November 26, 2012

Alzheimer's hoop tourney nets huge rewards

ELIZABETHTOWN — One year later, John Konowitz is still amazed at the overwhelming generosity shown by the North Country for the First-Annual Alzheimer’s Awareness Basketball Tournament.

“We thought we might raise $5,000 and we ended up getting $16,200, which the Massachusetts General Hospital matched for Alzheimer’s research,” the longtime coach related with glistening eyes.

“The response from the school administrators, sponsors, athletic directors, coaches, players, support staff, faculty, referees and people in the North Country was staggering.

“It wasn’t the money so much, but all of the people. It blew us away and was very humbling. It was not something you can ever prepare for.”

The sense of community and compassion are evident once again as Konowitz prepares for the second fundraiser to be held this week. And, if early commitments are an indication, the North Country should easily outdo last year’s level of giving. Nearly $10,000 has been raised with well over 100 businesses and individuals making monetary or prize donations to be raffled during the four days.

“A lot of money is raised during the games, especially with the raffles,” Konowitz said.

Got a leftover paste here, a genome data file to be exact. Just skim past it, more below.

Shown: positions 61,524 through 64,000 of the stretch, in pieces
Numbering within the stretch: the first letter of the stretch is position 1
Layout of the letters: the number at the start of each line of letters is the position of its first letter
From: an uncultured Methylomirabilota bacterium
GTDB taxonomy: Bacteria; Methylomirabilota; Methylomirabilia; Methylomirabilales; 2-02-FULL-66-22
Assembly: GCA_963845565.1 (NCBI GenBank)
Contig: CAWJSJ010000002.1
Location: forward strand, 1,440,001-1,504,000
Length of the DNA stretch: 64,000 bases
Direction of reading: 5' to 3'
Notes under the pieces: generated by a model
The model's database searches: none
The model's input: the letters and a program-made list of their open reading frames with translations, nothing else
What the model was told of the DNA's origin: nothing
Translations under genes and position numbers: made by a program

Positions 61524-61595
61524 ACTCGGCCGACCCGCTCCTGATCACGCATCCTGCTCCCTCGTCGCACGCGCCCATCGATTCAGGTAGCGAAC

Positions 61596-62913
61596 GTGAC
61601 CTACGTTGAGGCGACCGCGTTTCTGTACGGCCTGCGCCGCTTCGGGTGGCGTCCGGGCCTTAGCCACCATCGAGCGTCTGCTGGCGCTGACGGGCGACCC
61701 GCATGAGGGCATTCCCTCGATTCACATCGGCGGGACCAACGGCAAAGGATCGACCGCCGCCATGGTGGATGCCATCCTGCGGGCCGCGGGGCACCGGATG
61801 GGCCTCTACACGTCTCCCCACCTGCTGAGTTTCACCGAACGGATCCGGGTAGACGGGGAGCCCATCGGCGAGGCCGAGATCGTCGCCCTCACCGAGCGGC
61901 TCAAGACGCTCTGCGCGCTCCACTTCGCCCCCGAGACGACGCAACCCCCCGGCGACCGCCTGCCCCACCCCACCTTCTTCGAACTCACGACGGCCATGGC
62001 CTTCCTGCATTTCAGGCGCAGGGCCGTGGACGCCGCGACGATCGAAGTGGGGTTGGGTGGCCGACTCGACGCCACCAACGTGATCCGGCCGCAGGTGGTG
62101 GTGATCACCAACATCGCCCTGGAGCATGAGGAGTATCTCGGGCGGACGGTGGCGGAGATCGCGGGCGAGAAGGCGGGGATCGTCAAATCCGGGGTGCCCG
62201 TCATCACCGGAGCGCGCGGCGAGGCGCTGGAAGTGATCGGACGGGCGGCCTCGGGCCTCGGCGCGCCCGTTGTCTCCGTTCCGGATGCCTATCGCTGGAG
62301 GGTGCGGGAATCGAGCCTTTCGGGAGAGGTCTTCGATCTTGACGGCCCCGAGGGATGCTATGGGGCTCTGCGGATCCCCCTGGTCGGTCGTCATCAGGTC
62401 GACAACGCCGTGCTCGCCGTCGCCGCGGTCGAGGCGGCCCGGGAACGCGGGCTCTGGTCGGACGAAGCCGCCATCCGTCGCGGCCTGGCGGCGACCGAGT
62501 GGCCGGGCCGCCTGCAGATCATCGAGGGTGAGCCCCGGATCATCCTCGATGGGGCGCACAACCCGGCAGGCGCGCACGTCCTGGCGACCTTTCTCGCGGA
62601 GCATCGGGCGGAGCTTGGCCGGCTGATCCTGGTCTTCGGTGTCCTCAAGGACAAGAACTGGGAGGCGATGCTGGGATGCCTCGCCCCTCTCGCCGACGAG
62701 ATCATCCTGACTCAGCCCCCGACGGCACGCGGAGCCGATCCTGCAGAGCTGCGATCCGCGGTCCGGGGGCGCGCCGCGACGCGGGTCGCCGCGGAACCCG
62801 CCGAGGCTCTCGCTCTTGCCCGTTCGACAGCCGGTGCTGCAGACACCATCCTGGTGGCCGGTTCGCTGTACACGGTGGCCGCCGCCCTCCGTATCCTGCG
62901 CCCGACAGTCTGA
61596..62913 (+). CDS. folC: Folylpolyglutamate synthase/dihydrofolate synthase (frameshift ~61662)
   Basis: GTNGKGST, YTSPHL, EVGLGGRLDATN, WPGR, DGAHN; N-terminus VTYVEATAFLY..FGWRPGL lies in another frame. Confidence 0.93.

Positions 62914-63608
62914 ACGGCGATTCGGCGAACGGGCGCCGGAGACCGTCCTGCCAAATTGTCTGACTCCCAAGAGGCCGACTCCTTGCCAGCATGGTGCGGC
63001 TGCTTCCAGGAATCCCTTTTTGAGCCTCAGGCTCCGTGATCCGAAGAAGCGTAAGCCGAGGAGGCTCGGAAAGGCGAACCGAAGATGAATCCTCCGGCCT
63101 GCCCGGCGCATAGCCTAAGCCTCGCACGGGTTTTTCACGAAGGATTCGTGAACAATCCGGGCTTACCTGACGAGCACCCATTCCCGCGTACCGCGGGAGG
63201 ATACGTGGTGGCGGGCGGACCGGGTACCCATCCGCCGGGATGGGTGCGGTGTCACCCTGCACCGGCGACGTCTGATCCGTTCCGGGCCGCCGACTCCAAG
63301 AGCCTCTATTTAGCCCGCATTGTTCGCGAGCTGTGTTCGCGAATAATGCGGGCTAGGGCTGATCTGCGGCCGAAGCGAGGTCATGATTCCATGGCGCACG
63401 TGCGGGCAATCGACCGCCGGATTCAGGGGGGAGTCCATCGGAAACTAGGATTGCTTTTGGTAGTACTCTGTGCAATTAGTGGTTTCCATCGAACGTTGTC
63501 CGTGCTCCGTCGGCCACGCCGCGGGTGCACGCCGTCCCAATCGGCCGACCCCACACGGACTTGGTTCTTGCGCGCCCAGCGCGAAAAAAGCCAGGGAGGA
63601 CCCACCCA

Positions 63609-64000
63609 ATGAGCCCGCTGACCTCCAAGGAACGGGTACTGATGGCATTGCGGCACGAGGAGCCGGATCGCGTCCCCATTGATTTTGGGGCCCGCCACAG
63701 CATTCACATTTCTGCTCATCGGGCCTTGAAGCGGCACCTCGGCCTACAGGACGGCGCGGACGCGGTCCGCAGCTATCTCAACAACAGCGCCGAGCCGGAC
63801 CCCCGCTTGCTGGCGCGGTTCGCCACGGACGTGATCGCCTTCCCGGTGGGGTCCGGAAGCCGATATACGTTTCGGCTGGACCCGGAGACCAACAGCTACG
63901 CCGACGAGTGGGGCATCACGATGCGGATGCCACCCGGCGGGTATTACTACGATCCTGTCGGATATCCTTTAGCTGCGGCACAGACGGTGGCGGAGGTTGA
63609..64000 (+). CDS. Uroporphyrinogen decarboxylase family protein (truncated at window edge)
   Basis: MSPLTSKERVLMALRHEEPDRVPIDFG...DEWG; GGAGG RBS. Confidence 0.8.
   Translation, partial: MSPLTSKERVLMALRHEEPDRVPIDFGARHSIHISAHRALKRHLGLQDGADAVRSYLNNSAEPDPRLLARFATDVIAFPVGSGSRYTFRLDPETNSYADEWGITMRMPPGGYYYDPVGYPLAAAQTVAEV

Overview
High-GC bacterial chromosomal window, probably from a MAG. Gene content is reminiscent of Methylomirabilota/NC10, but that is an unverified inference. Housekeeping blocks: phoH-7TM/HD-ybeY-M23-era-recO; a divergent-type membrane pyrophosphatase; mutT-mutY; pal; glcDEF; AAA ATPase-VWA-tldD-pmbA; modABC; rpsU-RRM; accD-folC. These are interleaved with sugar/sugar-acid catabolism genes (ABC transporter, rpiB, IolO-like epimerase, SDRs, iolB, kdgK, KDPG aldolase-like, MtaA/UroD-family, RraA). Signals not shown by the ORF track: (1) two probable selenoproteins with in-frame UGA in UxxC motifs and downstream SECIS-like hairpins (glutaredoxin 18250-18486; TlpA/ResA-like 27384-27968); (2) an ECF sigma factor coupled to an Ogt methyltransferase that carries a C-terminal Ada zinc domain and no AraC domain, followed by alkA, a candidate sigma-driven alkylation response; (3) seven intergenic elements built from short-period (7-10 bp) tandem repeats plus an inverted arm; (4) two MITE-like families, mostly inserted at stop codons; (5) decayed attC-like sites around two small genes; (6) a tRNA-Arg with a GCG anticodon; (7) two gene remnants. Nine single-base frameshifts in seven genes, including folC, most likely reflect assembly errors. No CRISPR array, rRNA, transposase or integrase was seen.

The girls’ tournament will be Tuesday and Wednesday at Elizabethtown-Lewis Central. Ticonderoga will take on Westport at 5:30 p.m. followed by Schroon Lake and Elizabethtown-Lewis at 7 p.m. The consolation and championship games will be Wednesday at the same times.

The boys’ tournament will be Thursday and Friday at Moriah Central School. Ticonderoga and Elizabethtown-Lewis will open at 5:30 p.m. followed by Moriah and Willsboro at 7 p.m. The consolation and championship games will be Friday at the same times.

This year, all proceeds will benefit the Alzheimer’s Centers in Elizabethtown and Saranac Lake.

“Our goal this year is to keep the money local,” Konowitz added.

Dementia is a loss of brain function that occurs with certain diseases. Alzheimer’s disease (AD), is one form of dementia that gradually gets worse over time. It affects memory, thinking, and behavior.

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